However Mwesigye says the using the case of Promotion of Equality in African Schools –PEAS intervention model, the PPP arrangement under the USE programme has proved to work better than public schools.
Francis Mwesigye, a Research Fellow at EPRC says Public Private Partnerships
(PPP) offer an opportunity to close the gaps in access to education as well as
address quality concerns.
The introduction of USE in 2007 saw government partnering with 863 private
schools with a view of expanding access to secondary education.
to the Education Management Information System, this partnership saw an
increment of students’ enrolment in public and private secondary schools in
Uganda in 2016 from 800 to 1.4million students.
Government however announced in 2014 that it was considering scrapping free
education in all partnering private secondary schools to enable it raise funds
to set up enough public schools in the countryside.
However Mwesigye says the using the case of Promotion of Equality in African
Schools –PEAS intervention model, the PPP arrangement under the USE programme
has proved to work better than public schools.
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Dr Mwesigye advises that government needs to support private schools through
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Mwesigye’s recommendations arise out of EPRC’s three year-study on the
role of public-private partnerships in enhancing access to quality education,
using PEAS schools as a case study.
Although USE scholarship increased enrollment to secondary schools, statistics
show a significant number of pupils completing primary and not admitted to
For instance, only 326,591 students of the 876,534 who completed the primary cycle
transited into secondary school in 2015.
the USE programme was found to cater for students who are able to score first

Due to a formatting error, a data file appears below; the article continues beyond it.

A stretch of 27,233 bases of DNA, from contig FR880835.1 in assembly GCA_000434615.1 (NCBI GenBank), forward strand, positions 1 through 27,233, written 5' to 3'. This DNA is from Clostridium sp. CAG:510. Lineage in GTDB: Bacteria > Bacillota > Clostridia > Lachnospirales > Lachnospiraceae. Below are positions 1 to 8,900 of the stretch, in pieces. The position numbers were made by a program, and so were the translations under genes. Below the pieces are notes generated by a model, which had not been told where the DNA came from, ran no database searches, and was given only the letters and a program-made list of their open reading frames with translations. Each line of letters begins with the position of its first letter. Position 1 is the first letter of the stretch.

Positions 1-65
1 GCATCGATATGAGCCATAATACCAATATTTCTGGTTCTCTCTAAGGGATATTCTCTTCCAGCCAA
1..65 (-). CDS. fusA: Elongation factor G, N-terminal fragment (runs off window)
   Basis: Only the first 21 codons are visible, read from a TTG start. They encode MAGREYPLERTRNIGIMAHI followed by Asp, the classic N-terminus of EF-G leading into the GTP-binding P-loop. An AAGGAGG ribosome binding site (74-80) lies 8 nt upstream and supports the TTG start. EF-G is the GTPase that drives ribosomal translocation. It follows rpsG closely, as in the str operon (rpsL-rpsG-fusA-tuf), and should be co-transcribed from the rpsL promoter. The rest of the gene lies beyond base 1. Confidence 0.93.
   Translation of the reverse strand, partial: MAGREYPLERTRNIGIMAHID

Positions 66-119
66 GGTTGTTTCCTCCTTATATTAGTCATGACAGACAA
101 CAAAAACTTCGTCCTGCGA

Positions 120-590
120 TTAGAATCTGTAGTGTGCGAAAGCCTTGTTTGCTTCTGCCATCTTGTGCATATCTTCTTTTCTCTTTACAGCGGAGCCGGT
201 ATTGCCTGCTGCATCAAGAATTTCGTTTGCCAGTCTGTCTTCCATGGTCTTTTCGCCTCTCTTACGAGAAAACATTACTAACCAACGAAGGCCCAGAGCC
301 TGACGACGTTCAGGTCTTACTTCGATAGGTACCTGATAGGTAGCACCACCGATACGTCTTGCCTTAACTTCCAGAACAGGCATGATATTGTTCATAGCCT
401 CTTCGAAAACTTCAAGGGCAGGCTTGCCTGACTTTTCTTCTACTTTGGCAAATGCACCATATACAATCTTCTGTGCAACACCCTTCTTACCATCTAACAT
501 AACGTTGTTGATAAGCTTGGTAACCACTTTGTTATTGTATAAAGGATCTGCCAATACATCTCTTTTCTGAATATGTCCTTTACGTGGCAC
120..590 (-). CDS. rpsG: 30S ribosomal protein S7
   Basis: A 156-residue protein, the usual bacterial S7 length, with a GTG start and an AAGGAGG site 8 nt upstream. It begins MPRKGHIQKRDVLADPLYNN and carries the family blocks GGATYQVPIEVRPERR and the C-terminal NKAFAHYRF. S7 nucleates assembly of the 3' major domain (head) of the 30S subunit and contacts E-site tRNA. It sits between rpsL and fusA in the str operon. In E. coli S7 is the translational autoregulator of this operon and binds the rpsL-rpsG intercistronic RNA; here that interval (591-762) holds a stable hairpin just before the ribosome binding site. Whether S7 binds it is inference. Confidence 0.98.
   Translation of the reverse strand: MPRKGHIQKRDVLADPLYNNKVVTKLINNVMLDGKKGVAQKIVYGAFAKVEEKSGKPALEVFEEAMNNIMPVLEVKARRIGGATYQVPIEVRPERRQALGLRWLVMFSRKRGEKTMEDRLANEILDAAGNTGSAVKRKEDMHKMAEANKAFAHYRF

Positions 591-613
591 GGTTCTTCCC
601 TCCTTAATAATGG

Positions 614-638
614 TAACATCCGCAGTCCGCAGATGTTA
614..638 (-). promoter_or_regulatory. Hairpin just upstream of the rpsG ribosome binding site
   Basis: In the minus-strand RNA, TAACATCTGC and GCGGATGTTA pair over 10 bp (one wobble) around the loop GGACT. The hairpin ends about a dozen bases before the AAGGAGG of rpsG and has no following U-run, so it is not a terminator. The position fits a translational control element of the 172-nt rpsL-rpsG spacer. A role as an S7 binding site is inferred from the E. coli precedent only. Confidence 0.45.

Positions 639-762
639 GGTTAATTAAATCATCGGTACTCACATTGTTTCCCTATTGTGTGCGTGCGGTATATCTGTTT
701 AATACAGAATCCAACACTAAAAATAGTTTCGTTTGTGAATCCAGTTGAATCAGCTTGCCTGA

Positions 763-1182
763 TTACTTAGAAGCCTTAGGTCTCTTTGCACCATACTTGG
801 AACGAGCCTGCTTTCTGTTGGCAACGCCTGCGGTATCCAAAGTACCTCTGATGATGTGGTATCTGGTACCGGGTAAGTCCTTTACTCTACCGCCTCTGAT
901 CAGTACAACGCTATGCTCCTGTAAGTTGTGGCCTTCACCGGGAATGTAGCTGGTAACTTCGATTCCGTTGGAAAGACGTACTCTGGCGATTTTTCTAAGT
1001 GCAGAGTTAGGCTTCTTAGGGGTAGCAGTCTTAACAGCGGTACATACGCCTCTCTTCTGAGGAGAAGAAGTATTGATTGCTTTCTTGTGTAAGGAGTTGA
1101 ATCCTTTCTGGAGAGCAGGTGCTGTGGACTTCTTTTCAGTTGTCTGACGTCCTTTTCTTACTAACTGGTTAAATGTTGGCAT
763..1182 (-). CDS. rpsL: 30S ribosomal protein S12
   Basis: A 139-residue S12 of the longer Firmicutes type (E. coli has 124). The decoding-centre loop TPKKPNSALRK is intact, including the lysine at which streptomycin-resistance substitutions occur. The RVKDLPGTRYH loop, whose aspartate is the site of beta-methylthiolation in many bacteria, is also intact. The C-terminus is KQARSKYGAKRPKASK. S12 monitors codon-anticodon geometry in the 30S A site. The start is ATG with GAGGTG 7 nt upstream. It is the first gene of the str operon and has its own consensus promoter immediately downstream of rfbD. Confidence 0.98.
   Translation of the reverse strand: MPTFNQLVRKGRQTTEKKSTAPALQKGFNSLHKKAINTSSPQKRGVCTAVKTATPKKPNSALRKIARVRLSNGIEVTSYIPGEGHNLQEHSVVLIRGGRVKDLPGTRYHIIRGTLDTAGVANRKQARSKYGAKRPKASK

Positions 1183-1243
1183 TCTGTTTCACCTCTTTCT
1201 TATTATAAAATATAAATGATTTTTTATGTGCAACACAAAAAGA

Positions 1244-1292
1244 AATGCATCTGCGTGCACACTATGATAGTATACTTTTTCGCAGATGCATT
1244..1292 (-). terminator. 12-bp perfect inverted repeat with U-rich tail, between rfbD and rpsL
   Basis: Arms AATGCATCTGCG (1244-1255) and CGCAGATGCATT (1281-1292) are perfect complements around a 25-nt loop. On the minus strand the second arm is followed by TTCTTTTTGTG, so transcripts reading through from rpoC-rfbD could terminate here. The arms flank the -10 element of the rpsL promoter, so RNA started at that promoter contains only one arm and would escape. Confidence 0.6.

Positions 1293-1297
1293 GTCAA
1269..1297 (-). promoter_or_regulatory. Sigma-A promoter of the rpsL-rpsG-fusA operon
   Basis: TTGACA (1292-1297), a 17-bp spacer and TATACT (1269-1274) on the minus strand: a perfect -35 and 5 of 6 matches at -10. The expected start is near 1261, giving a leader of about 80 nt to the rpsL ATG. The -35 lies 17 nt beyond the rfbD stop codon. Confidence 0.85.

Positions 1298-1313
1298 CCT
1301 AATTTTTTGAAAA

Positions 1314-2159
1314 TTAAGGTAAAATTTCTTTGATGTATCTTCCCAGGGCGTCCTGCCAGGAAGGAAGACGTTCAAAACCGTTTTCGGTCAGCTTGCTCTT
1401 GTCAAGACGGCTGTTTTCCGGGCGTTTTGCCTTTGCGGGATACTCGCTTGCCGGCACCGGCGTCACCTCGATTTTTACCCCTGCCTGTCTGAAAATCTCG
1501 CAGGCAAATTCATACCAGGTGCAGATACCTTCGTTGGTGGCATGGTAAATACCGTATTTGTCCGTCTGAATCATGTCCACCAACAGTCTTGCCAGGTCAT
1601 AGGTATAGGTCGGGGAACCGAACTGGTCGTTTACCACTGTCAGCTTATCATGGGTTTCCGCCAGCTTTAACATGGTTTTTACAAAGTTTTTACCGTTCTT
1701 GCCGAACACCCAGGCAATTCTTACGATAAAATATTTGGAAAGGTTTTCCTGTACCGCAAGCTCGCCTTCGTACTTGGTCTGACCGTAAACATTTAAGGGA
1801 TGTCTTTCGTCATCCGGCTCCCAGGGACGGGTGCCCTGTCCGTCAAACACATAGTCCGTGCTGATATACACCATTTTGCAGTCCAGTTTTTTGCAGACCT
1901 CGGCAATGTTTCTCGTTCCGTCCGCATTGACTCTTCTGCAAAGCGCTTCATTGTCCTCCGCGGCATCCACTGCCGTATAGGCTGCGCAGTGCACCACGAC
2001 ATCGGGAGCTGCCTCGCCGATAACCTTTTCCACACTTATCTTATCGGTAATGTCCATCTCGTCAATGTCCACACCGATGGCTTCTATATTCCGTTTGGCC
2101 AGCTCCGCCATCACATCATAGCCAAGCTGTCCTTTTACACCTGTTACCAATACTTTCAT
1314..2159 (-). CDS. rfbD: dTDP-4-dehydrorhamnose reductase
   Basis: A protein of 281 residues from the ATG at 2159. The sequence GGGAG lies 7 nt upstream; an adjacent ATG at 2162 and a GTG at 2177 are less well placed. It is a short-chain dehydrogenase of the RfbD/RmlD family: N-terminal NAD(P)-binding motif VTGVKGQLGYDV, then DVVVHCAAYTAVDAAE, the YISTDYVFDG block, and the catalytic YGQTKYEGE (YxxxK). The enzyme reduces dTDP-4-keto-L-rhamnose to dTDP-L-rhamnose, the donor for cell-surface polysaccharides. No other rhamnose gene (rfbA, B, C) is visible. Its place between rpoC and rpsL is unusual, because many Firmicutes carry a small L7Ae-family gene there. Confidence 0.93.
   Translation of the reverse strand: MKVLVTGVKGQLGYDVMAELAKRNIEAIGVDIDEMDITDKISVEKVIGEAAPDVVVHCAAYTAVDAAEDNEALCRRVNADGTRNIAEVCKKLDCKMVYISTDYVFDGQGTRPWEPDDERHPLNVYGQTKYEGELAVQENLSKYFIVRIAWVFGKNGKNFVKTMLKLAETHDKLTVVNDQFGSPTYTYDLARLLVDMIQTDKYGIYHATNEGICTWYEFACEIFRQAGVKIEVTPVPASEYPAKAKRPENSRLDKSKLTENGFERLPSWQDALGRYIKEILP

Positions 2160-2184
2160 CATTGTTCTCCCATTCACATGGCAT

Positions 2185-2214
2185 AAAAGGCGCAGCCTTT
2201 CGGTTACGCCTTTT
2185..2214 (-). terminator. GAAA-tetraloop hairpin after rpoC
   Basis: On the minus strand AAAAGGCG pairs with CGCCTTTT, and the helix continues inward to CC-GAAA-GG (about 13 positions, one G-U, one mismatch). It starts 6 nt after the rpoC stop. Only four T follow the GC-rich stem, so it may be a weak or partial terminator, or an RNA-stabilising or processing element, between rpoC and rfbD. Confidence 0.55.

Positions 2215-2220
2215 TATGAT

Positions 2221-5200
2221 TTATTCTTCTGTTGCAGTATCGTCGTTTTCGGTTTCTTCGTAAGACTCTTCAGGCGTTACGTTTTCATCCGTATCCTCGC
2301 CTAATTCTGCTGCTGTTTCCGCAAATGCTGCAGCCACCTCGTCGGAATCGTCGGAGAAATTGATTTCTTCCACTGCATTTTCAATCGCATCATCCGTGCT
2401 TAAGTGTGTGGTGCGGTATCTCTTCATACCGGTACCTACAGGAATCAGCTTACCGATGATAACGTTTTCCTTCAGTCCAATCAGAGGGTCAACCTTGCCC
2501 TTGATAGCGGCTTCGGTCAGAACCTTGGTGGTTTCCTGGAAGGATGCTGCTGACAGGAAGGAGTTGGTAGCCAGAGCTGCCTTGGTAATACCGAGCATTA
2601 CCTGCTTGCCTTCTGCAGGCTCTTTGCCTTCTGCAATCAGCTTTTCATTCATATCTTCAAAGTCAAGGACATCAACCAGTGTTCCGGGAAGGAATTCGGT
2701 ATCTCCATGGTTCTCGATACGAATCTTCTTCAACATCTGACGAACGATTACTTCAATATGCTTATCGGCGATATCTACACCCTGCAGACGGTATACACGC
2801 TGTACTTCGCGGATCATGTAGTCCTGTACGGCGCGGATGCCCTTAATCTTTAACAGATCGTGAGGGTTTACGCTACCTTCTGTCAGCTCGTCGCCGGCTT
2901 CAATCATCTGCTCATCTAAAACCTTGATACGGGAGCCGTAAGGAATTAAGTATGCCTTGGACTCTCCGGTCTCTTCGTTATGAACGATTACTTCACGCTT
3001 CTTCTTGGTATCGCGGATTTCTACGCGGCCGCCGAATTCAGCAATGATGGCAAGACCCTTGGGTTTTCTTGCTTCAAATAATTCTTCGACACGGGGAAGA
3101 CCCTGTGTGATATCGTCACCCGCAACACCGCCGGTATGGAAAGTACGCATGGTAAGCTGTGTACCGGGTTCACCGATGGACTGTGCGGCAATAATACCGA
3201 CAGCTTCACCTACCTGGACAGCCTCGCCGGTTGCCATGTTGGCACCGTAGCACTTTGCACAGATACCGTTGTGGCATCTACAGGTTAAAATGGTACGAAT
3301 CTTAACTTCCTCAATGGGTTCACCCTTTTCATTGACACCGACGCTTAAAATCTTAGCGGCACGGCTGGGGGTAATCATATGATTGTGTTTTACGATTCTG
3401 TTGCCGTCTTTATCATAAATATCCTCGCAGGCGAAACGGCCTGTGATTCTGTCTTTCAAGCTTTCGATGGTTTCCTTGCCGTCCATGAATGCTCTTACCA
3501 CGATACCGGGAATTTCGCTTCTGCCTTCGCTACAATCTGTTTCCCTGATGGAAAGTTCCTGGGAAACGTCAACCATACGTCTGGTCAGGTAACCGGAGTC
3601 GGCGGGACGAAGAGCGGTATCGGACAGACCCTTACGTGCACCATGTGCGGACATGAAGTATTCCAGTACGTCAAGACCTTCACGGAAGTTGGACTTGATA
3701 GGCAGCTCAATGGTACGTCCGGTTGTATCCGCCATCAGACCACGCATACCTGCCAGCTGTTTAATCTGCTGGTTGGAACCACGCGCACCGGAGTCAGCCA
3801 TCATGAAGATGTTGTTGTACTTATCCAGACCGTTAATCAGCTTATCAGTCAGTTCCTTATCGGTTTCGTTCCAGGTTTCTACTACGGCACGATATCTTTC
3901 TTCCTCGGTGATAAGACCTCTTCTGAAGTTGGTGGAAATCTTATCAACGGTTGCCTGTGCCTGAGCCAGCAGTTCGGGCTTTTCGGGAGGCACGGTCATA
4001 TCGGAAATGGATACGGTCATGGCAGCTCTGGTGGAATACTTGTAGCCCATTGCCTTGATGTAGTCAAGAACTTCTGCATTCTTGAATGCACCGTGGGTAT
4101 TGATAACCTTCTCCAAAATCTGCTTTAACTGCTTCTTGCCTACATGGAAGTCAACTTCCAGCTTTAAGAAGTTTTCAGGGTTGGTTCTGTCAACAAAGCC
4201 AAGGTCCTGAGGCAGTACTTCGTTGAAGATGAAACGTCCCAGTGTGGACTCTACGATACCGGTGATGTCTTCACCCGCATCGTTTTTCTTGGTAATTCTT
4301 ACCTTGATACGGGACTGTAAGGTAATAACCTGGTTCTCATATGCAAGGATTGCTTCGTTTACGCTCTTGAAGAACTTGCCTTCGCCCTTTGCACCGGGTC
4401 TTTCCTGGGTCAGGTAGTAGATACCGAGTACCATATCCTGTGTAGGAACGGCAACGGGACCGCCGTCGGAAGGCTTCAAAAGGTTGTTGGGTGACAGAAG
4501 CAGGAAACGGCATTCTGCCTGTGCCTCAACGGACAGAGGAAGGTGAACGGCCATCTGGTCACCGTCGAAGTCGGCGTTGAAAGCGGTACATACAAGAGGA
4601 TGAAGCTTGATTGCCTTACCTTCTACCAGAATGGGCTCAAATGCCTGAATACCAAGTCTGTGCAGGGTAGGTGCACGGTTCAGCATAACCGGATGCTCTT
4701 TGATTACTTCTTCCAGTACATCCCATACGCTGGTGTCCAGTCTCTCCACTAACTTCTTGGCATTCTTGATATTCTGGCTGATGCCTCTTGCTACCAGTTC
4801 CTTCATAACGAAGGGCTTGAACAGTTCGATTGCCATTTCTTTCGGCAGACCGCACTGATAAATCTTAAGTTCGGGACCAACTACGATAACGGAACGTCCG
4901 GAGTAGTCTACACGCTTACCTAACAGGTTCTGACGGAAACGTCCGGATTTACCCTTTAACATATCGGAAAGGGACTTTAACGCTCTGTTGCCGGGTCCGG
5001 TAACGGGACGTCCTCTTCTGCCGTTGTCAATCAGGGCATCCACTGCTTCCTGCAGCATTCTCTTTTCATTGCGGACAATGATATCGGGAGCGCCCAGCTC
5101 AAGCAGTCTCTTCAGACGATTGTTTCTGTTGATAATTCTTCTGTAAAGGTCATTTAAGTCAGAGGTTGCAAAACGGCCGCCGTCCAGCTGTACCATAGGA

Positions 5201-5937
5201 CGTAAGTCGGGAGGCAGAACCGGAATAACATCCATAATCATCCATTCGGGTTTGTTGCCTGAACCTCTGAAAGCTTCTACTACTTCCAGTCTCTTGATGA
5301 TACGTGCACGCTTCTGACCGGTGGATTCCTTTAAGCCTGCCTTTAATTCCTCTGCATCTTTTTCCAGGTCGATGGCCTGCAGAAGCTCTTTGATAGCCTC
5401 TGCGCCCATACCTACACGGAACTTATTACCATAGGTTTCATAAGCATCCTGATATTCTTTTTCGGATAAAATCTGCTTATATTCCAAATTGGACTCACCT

and secondary grades in Primary Leaving Examinations –PLE.
For example, in 2016, of the 640,833 pupils who sat PLE, more than half
did not obtain first and second grades, meaning they would not qualify for USE
According to EPRC’s evaluation, the PEAS intervention enhanced access to
education for poor students and those from remote and hard to reach areas. In
addition, students in PEAS schools, who hitherto had poor PLE grades, performed
as well as those in private and government schools in the assessment exams
suggesting that PEAS intervention improved education quality.
PEAS programme started in 2008 in Uganda as an intervention aimed to
substantially increase the number of secondary schools targeting remote and
hard to reach areas. It is currently running 28 schools in the country.
Mwesigye observes that from the study, although PEAS schools take in much less
advantaged students in terms of prior learning attainment, they effectively levelled
the playing field by bringing up average attainment to the same level as more
advantaged and higher achieving students in government and private schools.
It was, for instance, discovered that while government and private schools were
admitting pupils with less than 28 aggregates, PEAS schools admitted those with
“During data collection, the survey teams worked alongside the Uganda
National Examinations Board’s staff who administered standardized tests in
English and Mathematics to 25 randomly selected students in each of S1, S2 and
S3 in each of the schools surveyed. The results indicate that PEAS schools
performed as well as other schools (government and private schools),” reads in
part, the brief.
The study discovered that the main pathways for quality improvement were school
inspection, functionality of parents-teachers’ associations, effectiveness of
child protection policies, and teacher motivation through timely pay and
in-service training, among others.
Dr Mwesigye says involving parents as key stakeholders in schools has been
overlooked by government. This, he says make the parents lose a sense of responsibility